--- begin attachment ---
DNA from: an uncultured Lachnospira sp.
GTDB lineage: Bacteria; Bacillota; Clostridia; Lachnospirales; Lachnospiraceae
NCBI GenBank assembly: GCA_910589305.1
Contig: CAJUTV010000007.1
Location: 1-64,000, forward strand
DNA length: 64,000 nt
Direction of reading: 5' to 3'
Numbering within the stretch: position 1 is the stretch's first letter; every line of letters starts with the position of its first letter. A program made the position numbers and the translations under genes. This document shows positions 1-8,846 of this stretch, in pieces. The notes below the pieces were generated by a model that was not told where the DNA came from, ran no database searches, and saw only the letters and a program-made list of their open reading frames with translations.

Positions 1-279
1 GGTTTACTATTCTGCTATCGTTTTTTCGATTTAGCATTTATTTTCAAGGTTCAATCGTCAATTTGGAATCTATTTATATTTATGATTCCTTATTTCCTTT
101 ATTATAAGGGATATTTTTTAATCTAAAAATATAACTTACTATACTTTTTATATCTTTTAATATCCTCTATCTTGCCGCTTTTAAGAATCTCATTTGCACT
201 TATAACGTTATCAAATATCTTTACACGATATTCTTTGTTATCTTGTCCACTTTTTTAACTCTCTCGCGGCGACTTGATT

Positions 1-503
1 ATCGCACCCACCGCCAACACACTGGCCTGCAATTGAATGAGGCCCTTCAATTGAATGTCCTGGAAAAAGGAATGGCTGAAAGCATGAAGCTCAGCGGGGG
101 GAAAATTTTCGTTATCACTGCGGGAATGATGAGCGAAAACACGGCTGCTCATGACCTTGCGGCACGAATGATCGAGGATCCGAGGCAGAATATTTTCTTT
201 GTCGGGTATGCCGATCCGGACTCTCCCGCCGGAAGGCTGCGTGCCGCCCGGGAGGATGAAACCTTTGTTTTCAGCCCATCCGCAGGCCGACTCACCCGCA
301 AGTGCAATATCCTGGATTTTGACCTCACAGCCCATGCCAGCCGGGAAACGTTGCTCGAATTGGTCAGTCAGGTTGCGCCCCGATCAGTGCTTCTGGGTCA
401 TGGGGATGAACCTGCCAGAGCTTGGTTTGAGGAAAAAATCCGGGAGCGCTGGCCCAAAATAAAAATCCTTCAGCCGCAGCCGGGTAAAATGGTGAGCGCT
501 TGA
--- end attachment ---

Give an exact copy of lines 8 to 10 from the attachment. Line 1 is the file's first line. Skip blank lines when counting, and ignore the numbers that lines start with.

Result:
Numbering within the stretch: position 1 is the stretch's first letter; every line of letters starts with the position of its first letter. A program made the position numbers and the translations under genes. This document shows positions 1-8,846 of this stretch, in pieces. The notes below the pieces were generated by a model that was not told where the DNA came from, ran no database searches, and saw only the letters and a program-made list of their open reading frames with translations.

Positions 1-279
1 GGTTTACTATTCTGCTATCGTTTTTTCGATTTAGCATTTATTTTCAAGGTTCAATCGTCAATTTGGAATCTATTTATATTTATGATTCCTTATTTCCTTT